" SpiritofSaltSpring:BC:Canada:GulfIslands:SaltSpring:Salt Spring:

June 17, 2008

The Infinity of Branding

In 2006 I had the pleasure of being a passenger on a Harley-Davidson. It was a gorgeous July day and we were on the Sea to Sky Highway. The light sparkled the waters of Howe Sound fantastic. The road whizzed under us in furry, blurry happiness. That's how it felt. I'm certain that my face under my helmet looked a bit the way a dog's face does when it's leaning way out the window of a moving car.

It was spectacular. It was better than everything I thought being on one of those bikes would be like. F-R-E-E-D-O-M! And, that feeling my friends, as you probably already know, is exactly the feeling that Harley-Davidson has built one of the strongest brands in the world around. It's a way of being, a sense that you're a ruggged individualist, separate from the pack. There was a fork in the road and you took the road less travelled, and that has made all the difference... But, you know all that. We've all heard it before.

Emotional branding. Make them feel it. Let them live it. Tap into their dreams. Help them belong.

At the High Tech Communicator's Exchange, Sharon Habib of Outsidein Communications did an excellent job of speaking about her experience of re-branding the North Shore Credit Union about five years back.

She did her research. She found out that Vancouver's North Shore has some of the highest numbers of people who are active in the outdoors in BC. She used people who actually worked at the bank in photogaphs and those photographs had a specific style based on a photo with a dog named Koby in it.

Koby was running in focus up front while his owner, an employee, was seen a bit distant and hazy in the back holding his leash. I think there was a frisbee in the shot. They came up with the tag line: "Thinking OUTSIDE the bank." People want to bank to live not live to bank. They chose outdoorsy colours; natural colours like sand and seafoam green for the website and the bank cards. They used photos of employees in their lives outside of work in the outdoors - coaching soccer, kayaking, biking and doing what West Coasters do, rain or shine.

Here's a branding checklist based on her talk.

My advice: Use your intuition. Be the unexpected. Find a way to conquer and overcome the fear of the conservative people/attitudes in your midst so you can risk creating a brand that's memorable.

Here's Sharon's advice translated by me (and in some instances added to by me)from her talk:

1. Do your research! Back up your rationales with facts and stats. Combine a right brain dominant with a left brain dominant to substantiate the decisions you make in creating your brand and then designing it to be graphically/aesthetically on-target.

2. Who? What? Why? Answer all those questions first about your competition and then do the same about your own organization.

3. Use words, visuals and actions to support the answers to the above. Describe your brand in words.

4. Educate senior management on the signficance of branding in general and include them in every step of the process.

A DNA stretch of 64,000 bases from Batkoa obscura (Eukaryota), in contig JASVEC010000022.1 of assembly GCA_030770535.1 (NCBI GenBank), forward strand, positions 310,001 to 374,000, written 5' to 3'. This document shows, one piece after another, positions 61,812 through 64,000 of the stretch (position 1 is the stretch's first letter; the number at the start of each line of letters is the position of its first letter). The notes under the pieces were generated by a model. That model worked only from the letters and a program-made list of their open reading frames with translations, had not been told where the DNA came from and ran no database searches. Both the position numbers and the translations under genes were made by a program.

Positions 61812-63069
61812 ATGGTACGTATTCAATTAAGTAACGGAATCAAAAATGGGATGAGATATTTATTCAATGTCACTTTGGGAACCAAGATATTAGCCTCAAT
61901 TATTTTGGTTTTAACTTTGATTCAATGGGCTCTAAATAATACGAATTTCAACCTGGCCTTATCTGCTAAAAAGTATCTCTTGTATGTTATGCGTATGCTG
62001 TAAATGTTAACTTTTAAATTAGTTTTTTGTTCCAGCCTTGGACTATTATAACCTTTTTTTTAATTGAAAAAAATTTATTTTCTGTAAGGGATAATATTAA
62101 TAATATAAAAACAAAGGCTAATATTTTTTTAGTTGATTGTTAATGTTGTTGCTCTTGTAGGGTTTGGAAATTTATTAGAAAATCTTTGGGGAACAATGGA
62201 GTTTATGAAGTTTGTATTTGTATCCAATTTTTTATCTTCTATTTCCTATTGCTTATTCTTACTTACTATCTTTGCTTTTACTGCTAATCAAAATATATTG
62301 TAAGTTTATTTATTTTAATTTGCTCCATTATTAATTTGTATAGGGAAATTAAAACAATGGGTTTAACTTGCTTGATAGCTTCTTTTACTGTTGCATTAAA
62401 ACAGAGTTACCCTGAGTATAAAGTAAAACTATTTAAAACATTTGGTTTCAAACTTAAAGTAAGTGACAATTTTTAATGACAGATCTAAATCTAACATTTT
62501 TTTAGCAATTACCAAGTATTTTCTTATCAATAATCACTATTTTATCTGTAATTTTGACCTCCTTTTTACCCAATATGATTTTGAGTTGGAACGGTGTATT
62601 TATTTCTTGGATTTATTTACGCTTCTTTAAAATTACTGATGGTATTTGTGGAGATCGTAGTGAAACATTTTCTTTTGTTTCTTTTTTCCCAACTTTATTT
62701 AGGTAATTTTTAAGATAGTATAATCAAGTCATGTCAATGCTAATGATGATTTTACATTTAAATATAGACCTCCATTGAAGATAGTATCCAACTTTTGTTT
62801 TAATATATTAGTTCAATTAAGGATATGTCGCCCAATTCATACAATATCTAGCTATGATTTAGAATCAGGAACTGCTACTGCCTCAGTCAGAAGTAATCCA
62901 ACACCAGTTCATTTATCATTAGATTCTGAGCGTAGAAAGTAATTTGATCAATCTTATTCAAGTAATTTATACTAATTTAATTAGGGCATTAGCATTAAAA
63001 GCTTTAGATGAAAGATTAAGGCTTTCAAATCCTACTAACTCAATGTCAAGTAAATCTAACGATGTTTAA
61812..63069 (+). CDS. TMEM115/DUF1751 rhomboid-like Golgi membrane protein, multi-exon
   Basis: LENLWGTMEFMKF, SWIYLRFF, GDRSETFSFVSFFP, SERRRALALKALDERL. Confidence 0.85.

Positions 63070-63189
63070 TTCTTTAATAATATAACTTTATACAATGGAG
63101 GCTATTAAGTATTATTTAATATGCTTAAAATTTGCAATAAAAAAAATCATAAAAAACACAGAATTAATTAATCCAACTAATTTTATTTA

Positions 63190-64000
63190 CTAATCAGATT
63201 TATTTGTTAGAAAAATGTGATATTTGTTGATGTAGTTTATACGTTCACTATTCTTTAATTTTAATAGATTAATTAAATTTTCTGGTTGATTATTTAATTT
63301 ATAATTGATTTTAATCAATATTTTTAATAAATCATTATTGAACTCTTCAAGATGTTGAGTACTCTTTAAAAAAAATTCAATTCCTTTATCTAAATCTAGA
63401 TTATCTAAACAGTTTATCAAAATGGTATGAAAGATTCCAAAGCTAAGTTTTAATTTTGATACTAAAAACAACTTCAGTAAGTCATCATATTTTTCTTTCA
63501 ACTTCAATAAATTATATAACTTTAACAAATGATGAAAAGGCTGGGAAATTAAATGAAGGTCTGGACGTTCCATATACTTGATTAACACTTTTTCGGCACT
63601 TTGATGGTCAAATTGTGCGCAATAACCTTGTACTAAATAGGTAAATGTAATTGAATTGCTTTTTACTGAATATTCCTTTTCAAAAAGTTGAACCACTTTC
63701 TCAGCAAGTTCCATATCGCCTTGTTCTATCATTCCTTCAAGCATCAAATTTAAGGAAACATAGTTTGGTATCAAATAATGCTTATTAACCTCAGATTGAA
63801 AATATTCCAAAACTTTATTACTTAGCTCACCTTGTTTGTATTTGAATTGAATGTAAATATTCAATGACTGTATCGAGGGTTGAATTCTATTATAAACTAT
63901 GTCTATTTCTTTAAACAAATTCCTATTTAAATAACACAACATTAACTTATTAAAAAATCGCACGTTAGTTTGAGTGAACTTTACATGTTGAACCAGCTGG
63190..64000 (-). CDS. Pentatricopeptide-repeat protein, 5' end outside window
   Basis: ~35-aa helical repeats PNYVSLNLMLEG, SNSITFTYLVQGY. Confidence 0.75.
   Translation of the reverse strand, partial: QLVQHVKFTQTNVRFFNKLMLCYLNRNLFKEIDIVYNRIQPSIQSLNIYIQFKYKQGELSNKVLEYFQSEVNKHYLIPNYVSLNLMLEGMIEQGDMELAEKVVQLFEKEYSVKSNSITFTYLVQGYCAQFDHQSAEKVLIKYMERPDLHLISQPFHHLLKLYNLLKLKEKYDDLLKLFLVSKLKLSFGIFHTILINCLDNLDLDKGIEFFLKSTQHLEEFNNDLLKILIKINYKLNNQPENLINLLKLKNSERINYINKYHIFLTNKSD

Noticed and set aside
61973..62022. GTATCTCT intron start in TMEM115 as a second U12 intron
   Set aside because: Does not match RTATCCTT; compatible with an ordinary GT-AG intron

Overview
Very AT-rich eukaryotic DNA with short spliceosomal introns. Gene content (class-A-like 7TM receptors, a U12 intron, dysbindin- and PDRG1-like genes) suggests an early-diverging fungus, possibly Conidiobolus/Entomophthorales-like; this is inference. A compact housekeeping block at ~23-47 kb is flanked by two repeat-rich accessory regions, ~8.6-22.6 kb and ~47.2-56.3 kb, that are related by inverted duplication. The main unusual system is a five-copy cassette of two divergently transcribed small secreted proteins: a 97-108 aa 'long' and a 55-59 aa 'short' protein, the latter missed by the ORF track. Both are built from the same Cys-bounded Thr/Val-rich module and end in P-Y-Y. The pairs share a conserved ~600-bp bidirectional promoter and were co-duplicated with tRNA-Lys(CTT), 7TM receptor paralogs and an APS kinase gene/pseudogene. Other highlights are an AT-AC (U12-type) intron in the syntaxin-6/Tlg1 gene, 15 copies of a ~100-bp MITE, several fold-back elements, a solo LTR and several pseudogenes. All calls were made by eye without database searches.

5. Educate employees in an active, fun way. Information. Events. Contests.

6. Ensure everyone - the receptionist to the president - can say in simple language what the brand stands for.

7. Use that description to develop a tag line. Try and create a dual meaning in that tag line. "Thinking OUTSIDE the bank." It can be read literally. It refers to other things - how customers behave, how the bank partners with others, etc.

8. Work with a talented graphic artist who also has had some formal education in graphic design and knows how to choose colours and fonts and a graphic style that will support the brand's emotion.

9. Forge partnerships and collaborations that are in line with what the brand stands for and that will mutually benefit each brand.

10. Try to create a bricks and mortar environment that aligns with your brand (Tell the story on the inside (storyboard, photos, gimmicks) and the outside in unique ways that reinforce the brand.

11. Ensure that any sub-brands (and limit the number of those as much as possible) complement the overall brand. ie: in terms of the bank, the names of accounts should complement the brand, while not confusing them.

12. Ensure your corporate participation in acts of social responsibility support the brand's intent.

13. Hunt down inconsistencies.

14. Create a brand book that's user friendly, can be referred to quickly and explains the brand and its usage including: logos, tag lines, graphics, swag, etc.

15. Remind yourself, as the marketing or communications person, that branding is like parenthood - it's only over when you're dead! And, even then we can't be too sure... (I'm not a parent. No children of mine were offended by that statement.)

Oh and a word of caution. Branding is not for the weak. It helps to be a creative genius with the sales skills of Bob Rennie, the assertiveness of Germaine Greer and the patience of the Dalai Lama in executing and maintaining any brand.

Read about the saga of the Harley-Davidson brand here.

Got a comment? Got a tip?

No comments: